Dyck Calhoun's letter was never ended. It was only a relic of the years spent in Jamaica, only a sign of his well-being, though it gave no real picture of himself. He did not know how like a tyrant he had become in some small ways, while in the large things he remained generous, urbane, and resourceful. He was in appearance thin, dark-favoured, buoyant in manner, and stern of face, with splendid eyes. Had he dwelt on Olympus, he might have been summoned to judge and chastise the sons of men.

When Michael Clones came to the doorway, Dyck laid down his quill-pen and eyed the flushed servant in disapproval.

"What is it, Michael? Wherefore this starkness? Is some one come from heaven?"

"Not precisely from heaven, y'r honour, but--"

"But--yes, Michael! Have done with but-ing, and come to the real matter."

"Well, sir, they've come from Virginia."

Dyck Calhoun slowly got to his feet, his face paling, his body stiffening. From Virginia! Who should be come from Virginia, save she to whom he had just been writing?

"Who has come from Virginia?" He knew, but he wanted it said.

"Sure, you knew a vessel came from America last night. Well, in her was one that was called the Queen of Ireland long ago."

"Queen of Ireland--well, what then?" Dyck's voice was tuneless, his manner rigid, his eyes burning. "Well, she--Miss Sheila Llyn and her mother are going to the Salem Plantation, down by the Essex Valley Mountain. It is her plantation now. It belonged to her uncle, Bryan Llyn. He got it in payment of a debt. He's dead now, and all his lands and wealth have come to her. Her mother, Mrs. Llyn, is with her, and they start to-morrow or the next day for Salem. There'll be different doings at Salem henceforward, y'r honour. She's not the woman to see slaves treated as the manager at Salem treated 'em."

Dyck Calhoun made an impatient gesture at this last remark.

"Yes, yes, Michael. Where are they now?"

"They're at Charlotte Bedford's lodgings in Spanish Town. The governor waited on them this morning. The governor sent them flowers and--"

"Flowers--Lord Mallow sent them flowers! Hell's fiend, man, suppose he did?"

"There are better flowers here than in any Spanish Town."

"Well, take them, Michael; but if you do, come here again no more while you live, for I'll have none of you. Do you think I'm entering the lists against the king's governor?"

"You've done it before, sir, and there's no harm in doing it again. One good turn deserves another. I've also to tell you, sir, that Lord Mallow has asked them to stay at King's House."

"Lord Mallow has asked Americans to stay at King's House!"

"But they're Irish, and he knew them in Ireland, y 'r honour."

"Well, he knew me in Ireland, and I'm proscribed!"

"Ah, that's different, as you know. There's no war on now, and they're only good American citizens who own land in this dominion of the king; so why shouldn't he give them courtesy?"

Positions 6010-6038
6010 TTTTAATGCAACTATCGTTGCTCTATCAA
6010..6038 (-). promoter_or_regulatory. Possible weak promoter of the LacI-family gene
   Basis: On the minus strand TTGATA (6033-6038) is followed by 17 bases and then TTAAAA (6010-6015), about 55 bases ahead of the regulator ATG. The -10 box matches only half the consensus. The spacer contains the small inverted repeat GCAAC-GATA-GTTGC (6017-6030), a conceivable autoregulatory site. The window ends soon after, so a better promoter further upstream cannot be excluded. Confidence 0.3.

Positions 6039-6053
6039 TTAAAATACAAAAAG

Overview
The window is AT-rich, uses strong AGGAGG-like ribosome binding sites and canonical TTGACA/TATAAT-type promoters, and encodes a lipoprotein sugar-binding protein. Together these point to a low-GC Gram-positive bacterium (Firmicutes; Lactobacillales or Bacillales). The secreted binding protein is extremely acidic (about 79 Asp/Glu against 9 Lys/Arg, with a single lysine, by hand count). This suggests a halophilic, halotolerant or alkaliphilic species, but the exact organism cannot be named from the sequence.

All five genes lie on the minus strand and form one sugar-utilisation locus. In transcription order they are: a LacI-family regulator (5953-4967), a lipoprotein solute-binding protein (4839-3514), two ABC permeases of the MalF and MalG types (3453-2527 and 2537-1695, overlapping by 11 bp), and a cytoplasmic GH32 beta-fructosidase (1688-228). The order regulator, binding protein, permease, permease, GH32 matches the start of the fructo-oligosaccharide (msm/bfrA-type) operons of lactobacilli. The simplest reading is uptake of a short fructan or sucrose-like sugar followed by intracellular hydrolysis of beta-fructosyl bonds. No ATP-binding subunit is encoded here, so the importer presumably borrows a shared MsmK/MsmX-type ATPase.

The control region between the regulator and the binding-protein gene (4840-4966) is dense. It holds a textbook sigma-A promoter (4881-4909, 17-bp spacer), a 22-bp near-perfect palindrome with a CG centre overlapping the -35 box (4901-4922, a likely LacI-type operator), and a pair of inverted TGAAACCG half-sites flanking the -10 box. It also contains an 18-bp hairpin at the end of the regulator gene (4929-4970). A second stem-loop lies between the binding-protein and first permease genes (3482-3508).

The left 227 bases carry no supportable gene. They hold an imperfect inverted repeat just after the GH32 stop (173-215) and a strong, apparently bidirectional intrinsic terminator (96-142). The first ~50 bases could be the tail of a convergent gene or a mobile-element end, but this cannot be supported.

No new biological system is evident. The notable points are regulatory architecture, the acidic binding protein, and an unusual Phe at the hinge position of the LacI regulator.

"From whom do you get your information?" asked Dyck Calhoun with an air of suspicion.

"From Darius Boland, y'r honour," answered Michael, with a smile. "Who is Darius Boland, you're askin' in y'r mind? Well, he's the new manager come from the Llyn plantations in Virginia; and right good stuff he is, with a tongue that's as dry as cut-wheat in August. And there's humour in him, plenty-aye, plenty. When did I see him, and how? Well, I saw him this mornin', on the quay at Kingston. He was orderin' the porters about with an air--oh, bedad, an air! I saw the name upon the parcels-- Miss Sheila Llyn, of Moira, Virginia, and so I spoke to him. The rest was aisy. He looked me up and down in a flash, like a searchlight playin' on an enemy ship, and then he smiled. 'Well,' said he, 'who might you be? For there's queer folks in Jamaica, I'm told.' So I said I was Michael Clones, and at that he doffed his hat and held out a hand. 'Well, here's luck,' said he. 'Luck at the very start! I've heard of you from my mistress. You're servant to Mr. Dyck Calhoun--ain't that it?' And I nodded, and he smiled again--a smile that'd cost money annywhere else than in Jamaica. He smiled again, and give a slow hitch to his breeches as though they was fallin' down. Why, sir, he's the longest bit of man you ever saw, with a pointed beard, and a nose that's as long as a midshipman's tongue-dry, lean, and elastic. He's quick and slow all at once. His small eyes twinkle like stars beatin' up against bad weather, and his skin's the colour of Scots grass in the dead of summer-yaller, he'd call it if he called it anything, and yaller was what he called the look of the sky above the hills. Queer way of talk he has, that man, as queer as--"

"I understand, Michael. But what else? How did you come to talk about the affairs of Mrs. and Miss Llyn? He didn't just spit it out, did he?"

"Sure, not so quick and free as spittin', y'r honour; but when he'd sorted me out, as it were, he said Miss Llyn had come out here to take

No Defense, Volume 3. - 4/23